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Jeroen W. Pluimers on .NET, C#, Delphi, databases, and personal interests

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Archive for the ‘SMTP’ Category

Common SMTP message size limits

Posted by jpluimers on 2020/04/08

After a 2018 discussion with a “zorgkantoor” (Dutch for office that arranges for special long term health care needs, successor of AWBZ) about their very low (10 megabyte) SMTP message size limit – even though they expect scanned PDF documents.

Their web-care team posed this limit as normal, so I made a list of limits in their peer group, common world-wide and well-ranked Dutch internet providers.

My plan is to check the progression of these limits over time.

Note these are the bruto message sizes including encoded attachments. Since encoding in [WayBack] MIME Base64 – Wikipedia has a overhead of at least 37% (encoded size is at least 1.37 the original size), the unencoded maximum size is less than 73% of what is listed below.

References:

2018

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Posted in Communications Development, Development, eMail, Internet protocol suite, Power User, Python, Scripting, SMTP, SocialMedia, Software Development, TCP | Leave a Comment »

mail.com (handled by gmx.com) can reject SMTP connections as early as in the EHLO stage

Posted by jpluimers on 2020/04/06

I found this in one of my logs a a while ago:

Error when executing EHLO command for domain mail.com on SMTP server mx00.mail.com.
(554, 'mail.com (mxgmxus007) Nemesis ESMTP Service not available\nNo SMTP service\nBad DNS PTR resource record.\nFor explanation visit http://postmaster.gmx.com/en/error-messages?ip=37.153.243.242&c=rdns')

It means that gmx.de / mail.com are among the strictest email handling providers I know. I don’t blame them: EHLO is at the start of an extended SMTP session.

At [WayBack] Error messages | GMX Postmaster it indicates:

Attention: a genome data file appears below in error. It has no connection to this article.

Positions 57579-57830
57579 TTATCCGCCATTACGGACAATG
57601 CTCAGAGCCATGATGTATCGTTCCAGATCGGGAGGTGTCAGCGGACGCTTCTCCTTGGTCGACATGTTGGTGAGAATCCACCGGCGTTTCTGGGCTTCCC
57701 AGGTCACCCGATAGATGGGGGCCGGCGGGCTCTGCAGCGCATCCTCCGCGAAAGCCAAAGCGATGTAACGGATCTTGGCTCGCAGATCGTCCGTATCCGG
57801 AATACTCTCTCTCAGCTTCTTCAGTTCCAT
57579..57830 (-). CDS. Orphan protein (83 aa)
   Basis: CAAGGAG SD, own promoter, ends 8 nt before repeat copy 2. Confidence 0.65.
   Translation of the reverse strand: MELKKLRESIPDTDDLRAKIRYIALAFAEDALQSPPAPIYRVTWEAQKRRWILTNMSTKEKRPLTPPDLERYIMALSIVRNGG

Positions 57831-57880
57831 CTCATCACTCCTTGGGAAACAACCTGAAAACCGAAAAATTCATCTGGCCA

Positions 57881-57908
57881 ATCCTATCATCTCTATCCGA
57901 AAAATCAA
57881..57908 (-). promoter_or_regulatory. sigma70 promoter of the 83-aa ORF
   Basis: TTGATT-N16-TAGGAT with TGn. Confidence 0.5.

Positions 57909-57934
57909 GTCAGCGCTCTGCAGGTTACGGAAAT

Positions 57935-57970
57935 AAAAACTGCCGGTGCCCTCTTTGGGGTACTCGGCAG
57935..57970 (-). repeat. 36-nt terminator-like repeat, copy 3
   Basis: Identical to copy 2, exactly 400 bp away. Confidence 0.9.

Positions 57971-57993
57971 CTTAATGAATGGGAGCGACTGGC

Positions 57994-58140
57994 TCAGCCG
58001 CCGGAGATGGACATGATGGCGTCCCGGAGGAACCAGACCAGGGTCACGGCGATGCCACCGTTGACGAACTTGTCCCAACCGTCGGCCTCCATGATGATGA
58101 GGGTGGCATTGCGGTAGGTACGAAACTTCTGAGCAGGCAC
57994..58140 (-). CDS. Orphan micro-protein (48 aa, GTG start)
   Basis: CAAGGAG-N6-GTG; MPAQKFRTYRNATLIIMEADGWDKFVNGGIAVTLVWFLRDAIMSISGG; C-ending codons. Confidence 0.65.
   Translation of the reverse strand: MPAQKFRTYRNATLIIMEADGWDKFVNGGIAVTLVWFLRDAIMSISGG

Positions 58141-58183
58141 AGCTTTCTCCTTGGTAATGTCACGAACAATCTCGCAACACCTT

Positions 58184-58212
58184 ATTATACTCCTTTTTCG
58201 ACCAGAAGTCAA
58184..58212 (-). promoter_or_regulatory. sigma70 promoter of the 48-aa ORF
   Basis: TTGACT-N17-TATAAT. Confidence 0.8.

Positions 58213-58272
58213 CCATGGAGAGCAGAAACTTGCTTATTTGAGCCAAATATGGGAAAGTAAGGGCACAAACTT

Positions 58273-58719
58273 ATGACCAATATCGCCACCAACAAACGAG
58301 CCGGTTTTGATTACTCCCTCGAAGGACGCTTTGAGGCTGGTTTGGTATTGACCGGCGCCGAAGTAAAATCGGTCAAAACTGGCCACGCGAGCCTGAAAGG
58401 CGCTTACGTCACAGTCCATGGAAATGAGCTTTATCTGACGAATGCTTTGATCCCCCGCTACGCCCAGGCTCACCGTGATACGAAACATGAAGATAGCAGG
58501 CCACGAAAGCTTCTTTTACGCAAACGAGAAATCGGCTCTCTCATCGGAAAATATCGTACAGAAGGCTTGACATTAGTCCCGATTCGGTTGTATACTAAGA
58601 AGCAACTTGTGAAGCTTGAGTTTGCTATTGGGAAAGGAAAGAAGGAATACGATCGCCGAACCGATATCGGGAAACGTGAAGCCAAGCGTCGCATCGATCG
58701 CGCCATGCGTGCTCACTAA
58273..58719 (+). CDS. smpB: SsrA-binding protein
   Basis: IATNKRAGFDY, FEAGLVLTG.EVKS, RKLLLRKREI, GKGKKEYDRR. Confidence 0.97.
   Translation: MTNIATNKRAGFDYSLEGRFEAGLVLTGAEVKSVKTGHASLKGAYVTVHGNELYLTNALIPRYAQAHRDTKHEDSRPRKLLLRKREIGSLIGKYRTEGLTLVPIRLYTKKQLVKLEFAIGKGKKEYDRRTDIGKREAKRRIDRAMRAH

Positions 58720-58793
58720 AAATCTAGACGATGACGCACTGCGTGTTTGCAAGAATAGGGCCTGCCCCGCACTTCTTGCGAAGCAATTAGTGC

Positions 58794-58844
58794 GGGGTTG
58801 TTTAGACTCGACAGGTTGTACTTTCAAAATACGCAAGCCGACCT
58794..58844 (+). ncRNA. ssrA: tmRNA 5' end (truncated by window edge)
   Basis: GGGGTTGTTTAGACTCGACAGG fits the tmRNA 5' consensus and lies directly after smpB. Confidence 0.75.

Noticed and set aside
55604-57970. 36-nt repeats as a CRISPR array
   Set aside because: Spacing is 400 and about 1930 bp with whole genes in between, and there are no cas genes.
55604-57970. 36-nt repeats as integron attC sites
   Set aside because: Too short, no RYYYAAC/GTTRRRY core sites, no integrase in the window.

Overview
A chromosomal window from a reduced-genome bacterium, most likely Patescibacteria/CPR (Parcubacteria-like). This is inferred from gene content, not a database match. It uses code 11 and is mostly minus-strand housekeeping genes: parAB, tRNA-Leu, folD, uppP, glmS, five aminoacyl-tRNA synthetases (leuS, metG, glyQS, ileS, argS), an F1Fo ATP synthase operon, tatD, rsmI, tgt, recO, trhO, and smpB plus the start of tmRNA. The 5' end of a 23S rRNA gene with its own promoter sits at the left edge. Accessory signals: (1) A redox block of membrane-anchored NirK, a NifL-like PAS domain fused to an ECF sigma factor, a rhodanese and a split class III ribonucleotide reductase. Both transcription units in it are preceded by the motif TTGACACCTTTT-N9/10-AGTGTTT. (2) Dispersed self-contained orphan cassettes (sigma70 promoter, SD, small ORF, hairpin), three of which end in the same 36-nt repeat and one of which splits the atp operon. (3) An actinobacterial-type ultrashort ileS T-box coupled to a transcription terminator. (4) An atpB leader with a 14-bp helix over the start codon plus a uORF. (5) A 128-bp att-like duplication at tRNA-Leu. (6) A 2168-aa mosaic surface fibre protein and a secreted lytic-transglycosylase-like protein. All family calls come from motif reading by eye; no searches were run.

5xy Bad DNS PTR resource record

Emails from your email server were rejected because the PTR Resource Record (PTR-RR) of your IP address does not follow our guidelines. Possible reasons for this can be:

–jeroen

Posted in Communications Development, Development, eMail, Internet protocol suite, Power User, SMTP, SocialMedia, TCP | Leave a Comment »

Determine actual message size limit when you only get “552 5.3.4 Message size exceeds fixed limit”

Posted by jpluimers on 2020/03/26

Often when you send large emails the only  reply you get is a non-descriptive message like 552 5.3.4 Message size exceeds fixed limit from the SMTP server without an indication what the limit actually is.

Most SMTP servers however implement extensions in the EHLO greeting that returns a SIZE mail parameter. You can query it by hand using this:

telnet aspmx.l.google.com smtp
Trying 108.177.119.27...
Connected to aspmx.l.google.com.
Escape character is '^]'.
220 mx.google.com ESMTP 32si3005669edb.510 - gsmtp
EHLO example.org
250-mx.google.com at your service, [80.100.143.119]
250-SIZE 157286400
250-8BITMIME
250-STARTTLS
250-ENHANCEDSTATUSCODES
250-PIPELINING
250-CHUNKING
250 SMTPUTF8
QUIT
221 2.0.0 closing connection 32si3005669edb.510 - gsmtp
Connection closed by foreign host.

There you can see the maximum message size at the time of writing is 157286400 bytes which is about 150 megabytes.

There is a nice Python script showing how to obtain it at [WayBack] Getting Information from EHLO | Erle Robotics Python Networking Gitbook Free (note this one does send an email, so you might want to trim the example if you just want to see the size).

More background reading:

Trimming down the Python script so it queries message size for each mail server of a domain

This turns out to be a tad more complex, because DNS functionality isn’t part of core Python, and the rdata part of DNS records ends with a dot, which might not be usable with the SMTP library.

References for me when trimming down:

–jeroen

Posted in Communications Development, Conference Topics, Conferences, Development, Event, Internet protocol suite, Power User, SMTP | Leave a Comment »

‪Dear #lazyweb, can anyone point me to a modern email server setup (just emai…

Posted by jpluimers on 2019/02/01

Summary from [WayBack]‪ Dear #lazyweb, can anyone point me to a modern email server setup (just email) with letsencrypt, some spam filter, multi domain preferably on RHEL/Cent… – Jan Wildeboer – Google+

  • many SMTP servers on the interwebs do not have proper TLS setups, so do not require remote SMTP servers to deliver email with a proper certificate
  • delivering mail via SMTP using STARTTLS with a proper certificate yourself is a good step forward
  • postfix
  • dovecot
  • greylisting (although in practice it does not make much of a difference any more)
  • fail2ban
  • dnsbl (often called rbl)
  • spamassasin
  • rspamd (supports SPF, DKIM and many others)